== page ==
5 questions to ask customers about the products you're selling
Whether you’ve just launched a new product that isn’t selling as much as expected or you’re wanting to sell even more of one that’s already doing great, here’s one thing you should try: survey your customers to get some insight about what’s working and what needs improving.
I don’t mean ‘spend thousands of dollars on customer panels’ or ‘research an industry-defining report on customer expectations’: I mean take 30 literal minutes out of your day to get on a call with an existing customer, or create a quick survey and email it to people who have already bought one (or more) of your products.
In this piece, we take you through 5 of the best questions to ask your customers about the products and services you’re selling. To pick them, I spoke to two business leaders, Brian Dean (founder of Backlinko) and Sarah Doody (author of UX Notebook), who experienced a few snafus in their business and bounced back by reaching out to the only people who could help them figure out what to do: their existing customers.
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Grab a free Hotjar trial and survey your customers using the 5+1 questions we mention in this article.
The 5 questions to ask your customers:
1. Who are you and what do you do?
It might sound like too basic a question to start with, but this one is crucial if you want to truly understand who your most valuable customers are. We’re talking things like job titles, responsibilities, level of expertise and knowledge, etc. Are the products and services you provide in line with the opportunity and value your ideal customers are seeking from them?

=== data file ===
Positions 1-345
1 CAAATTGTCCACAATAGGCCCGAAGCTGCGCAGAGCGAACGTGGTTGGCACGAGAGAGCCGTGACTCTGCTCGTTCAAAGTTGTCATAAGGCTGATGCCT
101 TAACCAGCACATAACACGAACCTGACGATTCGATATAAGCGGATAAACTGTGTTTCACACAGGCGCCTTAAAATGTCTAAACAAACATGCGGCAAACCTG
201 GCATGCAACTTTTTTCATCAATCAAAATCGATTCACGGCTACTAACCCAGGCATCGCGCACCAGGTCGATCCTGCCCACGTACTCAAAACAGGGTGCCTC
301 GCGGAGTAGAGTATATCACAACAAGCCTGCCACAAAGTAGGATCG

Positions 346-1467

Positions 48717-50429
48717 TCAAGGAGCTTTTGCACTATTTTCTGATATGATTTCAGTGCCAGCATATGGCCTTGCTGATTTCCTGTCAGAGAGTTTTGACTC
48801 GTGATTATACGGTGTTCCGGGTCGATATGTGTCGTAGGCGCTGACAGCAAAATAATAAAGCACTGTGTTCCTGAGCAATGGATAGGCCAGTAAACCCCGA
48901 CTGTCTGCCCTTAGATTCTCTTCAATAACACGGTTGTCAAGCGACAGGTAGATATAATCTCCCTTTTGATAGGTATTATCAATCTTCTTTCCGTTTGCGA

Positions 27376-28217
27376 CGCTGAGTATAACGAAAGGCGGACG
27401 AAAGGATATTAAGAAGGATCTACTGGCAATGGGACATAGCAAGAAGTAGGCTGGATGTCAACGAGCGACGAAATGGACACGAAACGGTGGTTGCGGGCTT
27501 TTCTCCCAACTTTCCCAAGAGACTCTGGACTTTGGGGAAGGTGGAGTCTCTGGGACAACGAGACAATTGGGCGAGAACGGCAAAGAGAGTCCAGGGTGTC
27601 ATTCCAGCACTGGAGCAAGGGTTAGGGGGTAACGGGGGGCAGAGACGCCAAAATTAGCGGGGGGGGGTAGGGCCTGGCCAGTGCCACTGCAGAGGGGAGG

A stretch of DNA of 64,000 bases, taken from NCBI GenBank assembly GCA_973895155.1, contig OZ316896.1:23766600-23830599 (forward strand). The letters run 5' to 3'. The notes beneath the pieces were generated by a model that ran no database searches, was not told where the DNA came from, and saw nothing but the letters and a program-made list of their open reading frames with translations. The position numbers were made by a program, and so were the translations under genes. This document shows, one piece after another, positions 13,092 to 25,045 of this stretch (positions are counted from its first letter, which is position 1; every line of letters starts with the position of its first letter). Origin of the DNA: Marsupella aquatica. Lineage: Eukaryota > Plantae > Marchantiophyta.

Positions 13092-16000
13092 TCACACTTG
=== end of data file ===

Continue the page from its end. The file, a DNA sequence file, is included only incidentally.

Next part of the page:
Why is this question important? Sometimes it’s as simple as this: there isn’t a problem with your product; the problem is you’re talking to the wrong audience. Brian Dean, for example, developed and marketed an $1,000 Search Engine Optimization (SEO) course to a beginner crowd, while his real customers were SEO professionals who wanted to scale their businesses and/or take their efforts to the next level—and Brian didn’t know until he asked.
I found out that messaging on my course was completely wrong. [I was saying that] SEO is hard and confusing, and this course could bring clarity. What these customers were telling me, however, was that SEO is not hard, they were good at it, and they needed help to get to the next level. They were saying “When I bought your course, I already knew SEO. That's how I had $1000 to buy it, I already knew this stuff and I just needed help getting better or getting a team to execute your blueprint rather than me developing it from scratch.”
When I saw that, I was really surprised.
2. What does your day look like?
Once you know a bit more about your customers, this question helps you put yourself more firmly in their shoes. When you ask ‘what does your day look like?,’ what you’re really asking is: where does my product/service fit into your life?
Why is this question important? You use this question to find out what your customers do on a daily basis, what processes they follow, what tools they use—so you can understand where there is (or isn’t) space for your product/service. Brian Dean used it to learn how his customers use SEO: